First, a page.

Appellant takes the position that no offense was committed, as under the circumstances there could be no misrepresentation as to the price. We believe that there is merit in appellant's contention, for under his oral agreement with the company he was either dealing with Mrs. Hyland on his own account or as the agent of the company with authority to sell at any price above the said net price fixed by the company. Whether he was acting as principal or agent, the price of the Buchanan street property was any amount which appellant might set in excess of the net figure (Robinson v. Easton, Eldridge & Co., 93 Cal. 80, 28 P. 796, 27 Am. St. Rep. 167; Sill v. Ceschi, 167 Cal. 698, 140 P. 949), and he could no more misrepresent that price than could the owner of real property in representing a figure as the price at which he was willing to sell. Our attention has been called to numerous civil cases in other jurisdictions dealing with this general subject (Sanders v. Stevens, 23 Ariz. 370, 203 P. 1083; Wrench v. Von Schriltz, 108 Kan. 748, 197 P. 197; Ripy v. Cronan, 131 Ky. 631, 115 S. W. 791, 21 L. R. A. (N. S.) 305; Baker v. Wheeler, 149 Ill. App. 579; McLennan v. Investment Exchange Co., 170 Mo. App. 389, 156 S. W. 730; Lone Rock Bank v. Pipkin, 169 Ark. 491, 276 S. W. 588; Aronowitz v. Woollard, 166 App. Div. 365, 152 N. Y. S. 11), and while there may be some apparent conflict of authority, we believe that the rules set forth in the authorities cited represent the prevailing view.
But even assuming that there could be a misrepresentation as to the price under the circumstances before us, we are of the opinion that the evidence was insufficient to show any such misrepresentation in the present case. After the complaining witness had testified in a most unsatisfactory manner regarding some of the details of the transaction, she thereupon stated that the first time that she learned that the company was to receive $7,431.25 was at the time when the agreement with the company was forwarded to her for signature when she was on a trip to Seattle. Her direct examination continued as follows:
“Not before that? A. I cannot remember.
“Q. Well, now, are you sure that neither Mr. Herrick nor Mr. Davis never told you prior to that time? That the price was $7,431.25 so far as the company was concerned? A. I am not positive.
“Q. Mr. Herrick may have said so? A. Mr. Davis might have told me.
“Q. Mr. Davis might have told you, that the company was getting $7,431.25? A. Yes.
“Q. But Mr. Herrick did not? A. No, sir.
“Q. You think Mr. Davis might have told you that? A. Yes, if I remember rightly, we did have a conversation about it.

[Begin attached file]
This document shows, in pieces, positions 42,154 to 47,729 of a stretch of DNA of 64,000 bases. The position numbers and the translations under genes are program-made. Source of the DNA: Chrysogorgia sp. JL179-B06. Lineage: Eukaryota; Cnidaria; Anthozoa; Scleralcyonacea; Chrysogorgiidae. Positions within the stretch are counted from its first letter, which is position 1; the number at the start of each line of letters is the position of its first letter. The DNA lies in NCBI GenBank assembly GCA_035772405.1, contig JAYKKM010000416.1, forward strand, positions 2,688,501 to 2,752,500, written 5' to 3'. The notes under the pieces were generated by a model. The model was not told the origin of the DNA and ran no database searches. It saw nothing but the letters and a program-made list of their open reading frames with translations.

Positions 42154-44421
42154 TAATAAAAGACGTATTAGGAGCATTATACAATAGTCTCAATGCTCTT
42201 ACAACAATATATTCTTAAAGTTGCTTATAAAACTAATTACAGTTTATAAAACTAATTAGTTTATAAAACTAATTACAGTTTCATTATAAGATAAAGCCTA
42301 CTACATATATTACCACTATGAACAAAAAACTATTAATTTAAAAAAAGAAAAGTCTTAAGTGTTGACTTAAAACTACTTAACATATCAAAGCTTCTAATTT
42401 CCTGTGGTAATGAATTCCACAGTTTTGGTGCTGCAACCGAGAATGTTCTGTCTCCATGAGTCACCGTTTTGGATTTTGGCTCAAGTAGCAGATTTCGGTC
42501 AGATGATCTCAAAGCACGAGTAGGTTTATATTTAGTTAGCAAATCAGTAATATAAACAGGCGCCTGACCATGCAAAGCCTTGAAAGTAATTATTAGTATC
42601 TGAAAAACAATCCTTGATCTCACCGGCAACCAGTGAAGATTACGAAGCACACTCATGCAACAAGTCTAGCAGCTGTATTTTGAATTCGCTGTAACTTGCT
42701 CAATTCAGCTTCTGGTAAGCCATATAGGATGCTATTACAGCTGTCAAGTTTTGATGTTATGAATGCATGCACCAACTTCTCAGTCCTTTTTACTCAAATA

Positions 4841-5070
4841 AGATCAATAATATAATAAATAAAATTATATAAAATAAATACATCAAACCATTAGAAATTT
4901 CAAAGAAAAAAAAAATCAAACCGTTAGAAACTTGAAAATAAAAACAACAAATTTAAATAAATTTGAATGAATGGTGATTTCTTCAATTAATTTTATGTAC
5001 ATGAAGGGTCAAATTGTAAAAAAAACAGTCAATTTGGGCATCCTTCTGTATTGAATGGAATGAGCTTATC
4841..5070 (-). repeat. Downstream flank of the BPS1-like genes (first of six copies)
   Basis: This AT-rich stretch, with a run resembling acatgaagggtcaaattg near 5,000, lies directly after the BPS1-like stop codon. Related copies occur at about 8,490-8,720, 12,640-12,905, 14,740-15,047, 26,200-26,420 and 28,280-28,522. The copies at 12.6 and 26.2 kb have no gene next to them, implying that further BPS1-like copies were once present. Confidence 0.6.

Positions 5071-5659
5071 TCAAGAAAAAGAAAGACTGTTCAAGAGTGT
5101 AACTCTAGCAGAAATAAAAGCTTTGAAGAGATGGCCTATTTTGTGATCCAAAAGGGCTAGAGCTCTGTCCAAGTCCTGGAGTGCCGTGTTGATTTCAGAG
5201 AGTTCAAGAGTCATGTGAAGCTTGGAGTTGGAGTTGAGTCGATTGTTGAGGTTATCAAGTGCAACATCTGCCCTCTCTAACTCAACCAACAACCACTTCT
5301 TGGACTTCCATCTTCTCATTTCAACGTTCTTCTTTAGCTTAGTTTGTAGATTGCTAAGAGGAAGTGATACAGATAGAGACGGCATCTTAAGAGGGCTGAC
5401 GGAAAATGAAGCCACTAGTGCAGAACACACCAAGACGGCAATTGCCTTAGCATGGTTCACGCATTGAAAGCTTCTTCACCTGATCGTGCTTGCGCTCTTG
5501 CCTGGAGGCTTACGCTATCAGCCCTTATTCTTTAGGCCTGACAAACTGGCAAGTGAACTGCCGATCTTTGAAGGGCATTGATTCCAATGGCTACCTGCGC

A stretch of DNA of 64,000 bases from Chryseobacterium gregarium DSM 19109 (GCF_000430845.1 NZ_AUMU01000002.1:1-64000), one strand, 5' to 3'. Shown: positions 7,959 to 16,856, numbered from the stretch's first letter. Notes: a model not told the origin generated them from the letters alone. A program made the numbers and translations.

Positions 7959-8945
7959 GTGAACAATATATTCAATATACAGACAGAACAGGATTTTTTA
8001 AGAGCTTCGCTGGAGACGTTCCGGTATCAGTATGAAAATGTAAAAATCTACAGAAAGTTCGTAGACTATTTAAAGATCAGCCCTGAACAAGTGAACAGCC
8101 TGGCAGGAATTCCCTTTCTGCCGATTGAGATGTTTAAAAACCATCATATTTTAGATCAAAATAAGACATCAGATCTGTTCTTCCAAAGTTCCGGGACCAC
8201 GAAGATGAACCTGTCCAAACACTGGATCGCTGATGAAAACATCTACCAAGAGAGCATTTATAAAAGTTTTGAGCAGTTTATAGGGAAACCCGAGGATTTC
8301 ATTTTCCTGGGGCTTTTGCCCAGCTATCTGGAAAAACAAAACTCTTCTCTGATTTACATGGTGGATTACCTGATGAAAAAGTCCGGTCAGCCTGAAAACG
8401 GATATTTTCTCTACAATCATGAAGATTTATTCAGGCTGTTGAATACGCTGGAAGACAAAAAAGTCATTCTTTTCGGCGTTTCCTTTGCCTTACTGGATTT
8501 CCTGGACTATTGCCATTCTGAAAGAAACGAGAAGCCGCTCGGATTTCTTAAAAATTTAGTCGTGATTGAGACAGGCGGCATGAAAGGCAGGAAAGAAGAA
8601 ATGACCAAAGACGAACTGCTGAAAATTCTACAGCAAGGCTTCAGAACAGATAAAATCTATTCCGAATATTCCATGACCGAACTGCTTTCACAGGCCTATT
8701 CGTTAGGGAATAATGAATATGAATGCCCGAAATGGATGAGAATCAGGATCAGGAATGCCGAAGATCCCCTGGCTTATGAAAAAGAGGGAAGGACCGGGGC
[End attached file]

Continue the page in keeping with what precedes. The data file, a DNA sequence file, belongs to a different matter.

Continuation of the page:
“Q. Yes. A. And he said after I had paid the $725.00 and given him the $2,000 property––
“Q. After you had paid the $725.00 and given him the $2,000 property–– A. That the difference would represent the amount of money that the company would charge for the property.
“Q. After you gave Mr. Davis the property down there, and the $725.00, then, the difference of $7,431.25 would be what the company was to get? A. Yes.
“The Court: Well, gentlemen, what is this all about?”
The amount of $725 referred to in the testimony was subsequently changed by the witness to the sum of $625. The remaining portions of the above–mentioned testimony were never changed or modified in any manner. Subsequently the trial court asked, “Why was it, when you knew the company was getting $7,431.25, that was what they were getting, why did you give the deed to your property down there for $2,000 to Mr. Davidson or to Mr. Davis, and also give these notes for either $625.00 or $725.00? A. Because he said the price was $10,000. * * *” At that time the trial court was evidently unable to understand the theory of the prosecution, and we must confess that we are now unable to find any theory upon which the conviction may be sustained. The testimony of the complaining witness showed that she knew that appellant was to receive the San Diego property together with the $625 represented in cash and notes and that “$7,431.25 would be what the company was to get.” According to her own testimony, the deal as carried out was precisely the deal as represented. We need not concern ourselves as to why Mrs. Hyland entered into this transaction. We may point out, however, that she made a cash outlay of only $50 at the time and obtained a piece of city property producing an income of $80 per month upon an agreement which required that she make monthly payments thereon of only $65 per month. There was no showing that the property was not of the value of $10,000, and the complaining witness may have been glad to seize the opportunity to acquire the income–producing property on apparently favorable terms and to dispose of her unimproved property in San Diego county at an exchange price of $2,000. Even after one of the tenants had moved, and Mrs. Hyland became dissatisfied, she made no effort to rescind the entire transaction, but merely attempted to force appellant to return his profit or commission, whichever it may be termed. This she could not do under the facts before us. The parties dealt at arm's length in entering into this transaction and it is possible that one may have profited thereby more than the other. The testimony fails to prove even this; but assuming that it did, there would be no basis for a criminal prosecution.
In view of the conclusions which we have reached, we deem it unnecessary to discuss certain other points raised by appellant. The judgment and order denying the motion for new trial are reversed, and the cause is remanded for a new trial.
We concur: NOURSE, P. J.; STURTEVANT, J.